“Ashrei Ho-ish,” (Psalm 1) sung beautifully by tenor soloist Eric Christopher Perry and “Yihyu L’Rozon” (Psalm 19:17), sung by alto Elizabaeth Eschen, were written during Weiner’s years as the Music Director at New York’s Central Synagogue. Three poems by the highly respected theologian and philosopher Abraham Joshua Heschel (1907-1972) were quite moving as well, both for their stirring Yiddish poetry and their musical settings. Soprano Karyl Ryczek gave a heart-wrenching solo rendition of the poem “El Khanun” (1945) by Polish-American poet Kadia Molodowsky (1894-1975).  This performance was, for me, the highlight of the entire evening. The poem/song begs a “merciful” God to “pick another people for a while… We’ve no blood left to be victims… Sanctify another land, another mount. We have covered every field, every stone/ With sacred ash, With the old, and with the young./ We’ve paid with infant lives/For every letter of the Ten Commandments.” Mezzo-soprano Jennifer Webb imparted beauty to another Heschel poem, “Khoyves” (Debts).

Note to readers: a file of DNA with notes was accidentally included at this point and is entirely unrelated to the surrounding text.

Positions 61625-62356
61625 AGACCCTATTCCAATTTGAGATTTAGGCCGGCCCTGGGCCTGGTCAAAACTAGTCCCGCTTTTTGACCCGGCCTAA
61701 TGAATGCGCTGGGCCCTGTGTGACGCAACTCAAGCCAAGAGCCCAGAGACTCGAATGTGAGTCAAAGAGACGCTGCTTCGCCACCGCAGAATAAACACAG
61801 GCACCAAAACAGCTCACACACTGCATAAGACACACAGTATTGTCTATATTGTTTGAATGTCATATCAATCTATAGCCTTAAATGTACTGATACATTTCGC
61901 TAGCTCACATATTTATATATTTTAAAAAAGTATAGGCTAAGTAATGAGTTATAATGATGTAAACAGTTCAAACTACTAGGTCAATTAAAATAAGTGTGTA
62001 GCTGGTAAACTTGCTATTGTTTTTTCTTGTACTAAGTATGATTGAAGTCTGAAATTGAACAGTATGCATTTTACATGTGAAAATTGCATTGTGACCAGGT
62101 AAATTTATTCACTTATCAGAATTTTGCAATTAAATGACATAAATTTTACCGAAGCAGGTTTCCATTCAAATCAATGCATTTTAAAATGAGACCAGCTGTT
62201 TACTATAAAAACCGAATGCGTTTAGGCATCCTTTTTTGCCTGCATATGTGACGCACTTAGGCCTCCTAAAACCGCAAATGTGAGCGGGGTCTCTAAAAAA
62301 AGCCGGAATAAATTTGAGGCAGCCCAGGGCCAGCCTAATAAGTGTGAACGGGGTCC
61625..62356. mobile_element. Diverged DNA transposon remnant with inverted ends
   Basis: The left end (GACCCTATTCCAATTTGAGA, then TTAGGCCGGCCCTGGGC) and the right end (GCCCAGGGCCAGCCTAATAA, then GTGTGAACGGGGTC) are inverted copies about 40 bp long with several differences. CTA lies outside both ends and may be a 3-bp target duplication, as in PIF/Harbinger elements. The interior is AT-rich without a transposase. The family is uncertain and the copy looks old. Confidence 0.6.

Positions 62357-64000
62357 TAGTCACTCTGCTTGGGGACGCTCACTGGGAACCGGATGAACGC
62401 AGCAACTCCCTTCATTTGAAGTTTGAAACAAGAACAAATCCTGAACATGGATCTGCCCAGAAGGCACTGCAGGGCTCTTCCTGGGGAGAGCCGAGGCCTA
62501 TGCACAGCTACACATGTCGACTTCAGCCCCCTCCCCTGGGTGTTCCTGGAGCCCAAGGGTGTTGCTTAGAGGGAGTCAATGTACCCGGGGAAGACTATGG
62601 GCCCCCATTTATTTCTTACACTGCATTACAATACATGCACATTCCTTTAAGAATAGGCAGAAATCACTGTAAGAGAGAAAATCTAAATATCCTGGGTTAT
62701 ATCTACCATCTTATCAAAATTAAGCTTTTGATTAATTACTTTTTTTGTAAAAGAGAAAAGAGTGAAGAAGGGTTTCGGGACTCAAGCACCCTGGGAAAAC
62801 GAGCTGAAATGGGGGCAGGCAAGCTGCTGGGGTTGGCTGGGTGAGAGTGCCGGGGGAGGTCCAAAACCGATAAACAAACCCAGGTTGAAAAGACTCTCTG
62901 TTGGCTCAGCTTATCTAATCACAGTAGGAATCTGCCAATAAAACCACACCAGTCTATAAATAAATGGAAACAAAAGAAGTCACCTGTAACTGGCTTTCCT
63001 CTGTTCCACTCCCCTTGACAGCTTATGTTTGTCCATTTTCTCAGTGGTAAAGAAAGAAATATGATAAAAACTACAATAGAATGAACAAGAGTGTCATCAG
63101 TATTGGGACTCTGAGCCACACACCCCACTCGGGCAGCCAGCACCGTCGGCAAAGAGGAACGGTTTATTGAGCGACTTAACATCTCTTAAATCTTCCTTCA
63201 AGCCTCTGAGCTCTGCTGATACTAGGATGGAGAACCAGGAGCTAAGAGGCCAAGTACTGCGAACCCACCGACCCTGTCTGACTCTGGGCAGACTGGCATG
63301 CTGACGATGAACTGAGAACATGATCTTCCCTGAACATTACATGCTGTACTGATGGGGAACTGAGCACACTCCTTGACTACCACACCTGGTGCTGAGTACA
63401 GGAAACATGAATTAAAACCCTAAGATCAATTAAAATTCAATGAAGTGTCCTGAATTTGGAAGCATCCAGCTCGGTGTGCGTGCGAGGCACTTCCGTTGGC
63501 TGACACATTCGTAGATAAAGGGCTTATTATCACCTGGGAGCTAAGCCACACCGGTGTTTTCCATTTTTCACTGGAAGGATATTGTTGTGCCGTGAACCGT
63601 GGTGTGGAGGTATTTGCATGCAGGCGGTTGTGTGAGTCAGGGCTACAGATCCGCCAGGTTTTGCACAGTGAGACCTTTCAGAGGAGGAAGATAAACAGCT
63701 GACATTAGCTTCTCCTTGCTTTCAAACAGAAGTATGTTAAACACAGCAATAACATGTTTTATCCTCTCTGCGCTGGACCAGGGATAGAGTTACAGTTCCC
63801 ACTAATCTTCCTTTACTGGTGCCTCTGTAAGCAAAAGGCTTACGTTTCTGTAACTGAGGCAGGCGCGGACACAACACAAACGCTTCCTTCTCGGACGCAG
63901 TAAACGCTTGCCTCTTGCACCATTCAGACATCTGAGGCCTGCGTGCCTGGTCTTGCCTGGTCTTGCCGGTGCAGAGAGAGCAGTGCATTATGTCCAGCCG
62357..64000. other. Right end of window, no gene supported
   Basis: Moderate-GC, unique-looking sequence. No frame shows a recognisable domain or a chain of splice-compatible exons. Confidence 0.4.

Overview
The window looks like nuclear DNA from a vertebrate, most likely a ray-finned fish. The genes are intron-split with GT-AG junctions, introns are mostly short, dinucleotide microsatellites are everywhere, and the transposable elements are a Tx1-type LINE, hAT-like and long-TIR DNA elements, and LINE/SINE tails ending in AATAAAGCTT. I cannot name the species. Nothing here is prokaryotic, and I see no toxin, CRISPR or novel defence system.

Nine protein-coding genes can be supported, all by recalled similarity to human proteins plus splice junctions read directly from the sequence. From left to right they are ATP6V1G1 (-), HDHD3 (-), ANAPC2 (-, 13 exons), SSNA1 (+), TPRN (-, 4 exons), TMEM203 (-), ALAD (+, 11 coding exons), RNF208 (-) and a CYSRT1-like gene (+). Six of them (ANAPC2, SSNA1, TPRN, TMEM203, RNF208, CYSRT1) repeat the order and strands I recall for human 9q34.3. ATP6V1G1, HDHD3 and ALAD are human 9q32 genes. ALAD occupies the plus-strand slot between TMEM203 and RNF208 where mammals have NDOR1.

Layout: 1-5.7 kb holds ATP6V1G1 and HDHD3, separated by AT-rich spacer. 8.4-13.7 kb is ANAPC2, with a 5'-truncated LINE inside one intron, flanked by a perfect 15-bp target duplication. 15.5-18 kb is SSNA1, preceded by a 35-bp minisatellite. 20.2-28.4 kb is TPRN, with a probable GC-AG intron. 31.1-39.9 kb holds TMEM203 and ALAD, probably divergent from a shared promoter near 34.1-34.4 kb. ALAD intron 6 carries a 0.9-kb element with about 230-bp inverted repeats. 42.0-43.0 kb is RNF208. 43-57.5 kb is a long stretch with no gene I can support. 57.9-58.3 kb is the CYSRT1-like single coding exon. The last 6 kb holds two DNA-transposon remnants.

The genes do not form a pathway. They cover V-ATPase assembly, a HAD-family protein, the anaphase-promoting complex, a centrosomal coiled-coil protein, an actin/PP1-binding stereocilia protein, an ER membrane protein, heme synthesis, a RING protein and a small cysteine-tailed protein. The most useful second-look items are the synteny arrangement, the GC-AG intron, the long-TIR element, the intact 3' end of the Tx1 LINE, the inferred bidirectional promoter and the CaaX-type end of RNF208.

Longtime Cantata Singer, stage director, mezzo-soprano, and ordained cantor Lynn Torgove gave a moving performance of “Mayn Tfile” (My Prayer) by H. Leivick, another poem that rails against the Shoah’s losses. Lines such as “My prayer  freezes on my tongue. And I carry it. My prayer leaps up in explosive anger” reflect the post-Holocaust fury in Yiddish poetry. Leivick (1888-1962) is described in Hoose’s program notes as a “Russian poet arrested for subversion at the age of eighteen, marched on foot for four months to Siberia, rescued and smuggled out by Jewish revolutionaries and, in 1913, brought to New York, where he became known as wallpaper hanger and the greatest Yiddish poet of his day.”

Yehudi Wyner’s twelve minute long “Torah Service” — commissioned in 1966 by a private individual in New Haven, Connecticut — consists of seven movements. It is a baritone solo for a cantor (beautifully sung  here by Ian Pomeranz) with a four-part chorus, and scored for five (rather unusual) instruments: French horn, two trumpets, trombone, and double bass. There is no commercial recording; the Cantata Singers did us a favor by presenting this unusual gem.